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Gulf War and Health: Insecticides and Solvents, Volume 2
Only one study investigated ANLL in conjunction with preconception solvent exposure (Buckley et al., 1989). On the basis of self-reported exposure, a positive association between ANLL and paternal solvent exposure before pregnancy (OR=2.2, p<0.05) was found. No estimates of relative risk for maternal exposure to solvents were presented.
Summary and Conclusion
The studies on childhood leukemia and exposure to organic solvents generally followed similar procedures for ascertaining cases, matching controls, and interviewing parents to obtain relevant information. Studies generally controlled for known confounders, but in most cases risk factors are not well understood. Studies that examined parental occupational exposure often did not differentiate whether the exposure occurred before, during, or after pregnancy. Little information was available on preconception exposure for each cancer type. Exposure measures were based largely on interviews and, thus, were subject to recall bias or random misclassification of exposures; the former tends to artificially increase the odds ratio, and the latter attenuates toward the null value. Many of the studies presented the additional concern that mothers who reported on their husbands’ work exposure further increased the likelihood of misclassification of the fathers’ exposure.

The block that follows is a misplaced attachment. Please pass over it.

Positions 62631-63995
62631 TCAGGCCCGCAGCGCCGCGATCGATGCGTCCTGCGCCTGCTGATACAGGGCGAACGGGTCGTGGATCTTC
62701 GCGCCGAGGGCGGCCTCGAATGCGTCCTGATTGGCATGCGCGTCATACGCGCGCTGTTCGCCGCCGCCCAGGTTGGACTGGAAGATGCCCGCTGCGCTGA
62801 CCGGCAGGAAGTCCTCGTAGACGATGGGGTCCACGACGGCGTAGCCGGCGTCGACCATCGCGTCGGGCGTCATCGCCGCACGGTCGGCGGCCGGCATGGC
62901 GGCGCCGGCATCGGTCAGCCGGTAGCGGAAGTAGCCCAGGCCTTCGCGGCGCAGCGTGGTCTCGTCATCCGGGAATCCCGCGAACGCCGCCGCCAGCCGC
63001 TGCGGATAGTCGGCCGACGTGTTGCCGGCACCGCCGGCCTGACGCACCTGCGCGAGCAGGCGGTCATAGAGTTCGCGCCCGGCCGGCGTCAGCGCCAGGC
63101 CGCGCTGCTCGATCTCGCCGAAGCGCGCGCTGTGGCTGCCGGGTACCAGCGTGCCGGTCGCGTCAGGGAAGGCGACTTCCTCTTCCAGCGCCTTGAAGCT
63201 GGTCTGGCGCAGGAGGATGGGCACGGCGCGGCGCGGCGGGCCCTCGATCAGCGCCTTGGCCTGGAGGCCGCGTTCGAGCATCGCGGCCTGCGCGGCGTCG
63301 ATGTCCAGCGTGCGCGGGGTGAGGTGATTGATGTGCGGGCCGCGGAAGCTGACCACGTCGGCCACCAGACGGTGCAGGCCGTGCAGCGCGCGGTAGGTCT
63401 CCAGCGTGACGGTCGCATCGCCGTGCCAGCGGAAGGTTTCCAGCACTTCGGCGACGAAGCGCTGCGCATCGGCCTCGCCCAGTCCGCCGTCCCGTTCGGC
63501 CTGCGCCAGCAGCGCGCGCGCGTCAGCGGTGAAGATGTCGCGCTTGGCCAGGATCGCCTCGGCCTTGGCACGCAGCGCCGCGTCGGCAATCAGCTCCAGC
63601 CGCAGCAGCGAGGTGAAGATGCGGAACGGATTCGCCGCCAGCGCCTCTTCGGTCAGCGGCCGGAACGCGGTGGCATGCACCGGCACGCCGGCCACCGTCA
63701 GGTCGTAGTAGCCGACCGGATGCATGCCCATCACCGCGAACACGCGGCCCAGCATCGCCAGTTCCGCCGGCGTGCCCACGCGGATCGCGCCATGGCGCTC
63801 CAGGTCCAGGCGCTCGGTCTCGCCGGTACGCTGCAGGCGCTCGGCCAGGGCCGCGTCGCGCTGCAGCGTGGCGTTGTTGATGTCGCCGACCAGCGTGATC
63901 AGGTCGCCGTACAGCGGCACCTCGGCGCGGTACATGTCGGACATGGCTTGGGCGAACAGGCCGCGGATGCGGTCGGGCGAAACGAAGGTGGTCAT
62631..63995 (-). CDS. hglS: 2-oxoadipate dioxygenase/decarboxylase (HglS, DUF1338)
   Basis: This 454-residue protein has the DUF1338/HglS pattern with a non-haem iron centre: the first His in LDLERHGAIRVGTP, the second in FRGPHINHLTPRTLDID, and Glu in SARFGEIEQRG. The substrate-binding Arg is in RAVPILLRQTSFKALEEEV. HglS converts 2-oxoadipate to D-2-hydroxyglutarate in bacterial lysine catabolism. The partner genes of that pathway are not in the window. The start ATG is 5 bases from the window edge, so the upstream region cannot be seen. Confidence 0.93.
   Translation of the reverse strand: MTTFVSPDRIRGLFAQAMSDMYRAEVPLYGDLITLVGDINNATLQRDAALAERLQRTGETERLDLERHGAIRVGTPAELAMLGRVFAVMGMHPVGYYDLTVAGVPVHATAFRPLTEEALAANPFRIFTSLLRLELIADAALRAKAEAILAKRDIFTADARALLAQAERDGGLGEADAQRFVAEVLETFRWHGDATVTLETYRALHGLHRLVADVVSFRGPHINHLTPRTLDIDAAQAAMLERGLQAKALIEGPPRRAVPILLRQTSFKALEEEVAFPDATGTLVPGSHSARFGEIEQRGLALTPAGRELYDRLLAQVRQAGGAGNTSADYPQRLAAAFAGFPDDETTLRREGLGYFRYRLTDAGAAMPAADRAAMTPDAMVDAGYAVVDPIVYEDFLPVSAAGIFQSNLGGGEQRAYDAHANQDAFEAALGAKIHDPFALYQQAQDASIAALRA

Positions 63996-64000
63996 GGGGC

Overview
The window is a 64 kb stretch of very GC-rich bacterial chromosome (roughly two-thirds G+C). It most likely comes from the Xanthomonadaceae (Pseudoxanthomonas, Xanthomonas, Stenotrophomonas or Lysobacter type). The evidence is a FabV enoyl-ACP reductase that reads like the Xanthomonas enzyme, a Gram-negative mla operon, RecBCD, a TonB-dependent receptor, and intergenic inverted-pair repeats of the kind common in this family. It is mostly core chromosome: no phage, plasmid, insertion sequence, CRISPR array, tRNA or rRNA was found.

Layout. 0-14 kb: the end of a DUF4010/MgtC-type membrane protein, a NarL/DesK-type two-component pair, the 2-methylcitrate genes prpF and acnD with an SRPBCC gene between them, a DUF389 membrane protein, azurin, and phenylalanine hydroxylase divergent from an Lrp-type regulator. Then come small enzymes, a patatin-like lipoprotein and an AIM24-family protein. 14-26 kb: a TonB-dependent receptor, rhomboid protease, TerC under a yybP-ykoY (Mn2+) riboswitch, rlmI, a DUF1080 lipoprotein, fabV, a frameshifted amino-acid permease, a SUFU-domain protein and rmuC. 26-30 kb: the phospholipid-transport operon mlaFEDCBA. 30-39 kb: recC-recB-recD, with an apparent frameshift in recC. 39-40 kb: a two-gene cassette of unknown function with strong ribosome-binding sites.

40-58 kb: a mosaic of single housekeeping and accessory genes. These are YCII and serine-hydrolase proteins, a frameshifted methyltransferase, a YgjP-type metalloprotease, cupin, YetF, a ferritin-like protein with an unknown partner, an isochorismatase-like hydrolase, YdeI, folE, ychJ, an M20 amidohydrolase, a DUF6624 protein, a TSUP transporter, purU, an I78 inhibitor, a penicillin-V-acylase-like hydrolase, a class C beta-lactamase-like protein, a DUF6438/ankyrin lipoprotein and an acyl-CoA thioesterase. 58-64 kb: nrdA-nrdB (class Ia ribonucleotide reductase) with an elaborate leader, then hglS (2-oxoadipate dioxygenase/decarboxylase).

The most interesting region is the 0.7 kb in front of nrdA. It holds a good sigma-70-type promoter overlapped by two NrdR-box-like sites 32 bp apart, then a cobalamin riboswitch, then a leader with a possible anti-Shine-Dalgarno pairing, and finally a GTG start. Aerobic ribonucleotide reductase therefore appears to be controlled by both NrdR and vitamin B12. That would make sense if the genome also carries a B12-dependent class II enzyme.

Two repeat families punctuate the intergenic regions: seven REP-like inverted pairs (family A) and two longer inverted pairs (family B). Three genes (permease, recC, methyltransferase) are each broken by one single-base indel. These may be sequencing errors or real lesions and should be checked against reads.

For childhood leukemias combined, several studies showed positive associations with exposure to solvents. Several studies were limited by misclassification bias related to self-reporting of exposure and by the fact that some looked at all childhood leukemias and others focused on specific cell types, such as ALL and ANLL. Given the combination of the limitations of this body of evidence and the consistently positive findings, the committee was unable to reach a consensus conclusion. Some committee members believed that the evidence fulfilled the category of inadequate/insufficient, while others believed it was limited/suggestive of an association. Future studies that address some of the limitations identified above are needed to understand the association between childhood leukemia and exposure to solvents. Table 6.48 identifies all the studies evaluated by the committee.
TABLE 6.48 Selected Epidemiologic Studies—Childhood Leukemia and Exposure to Organic Solvents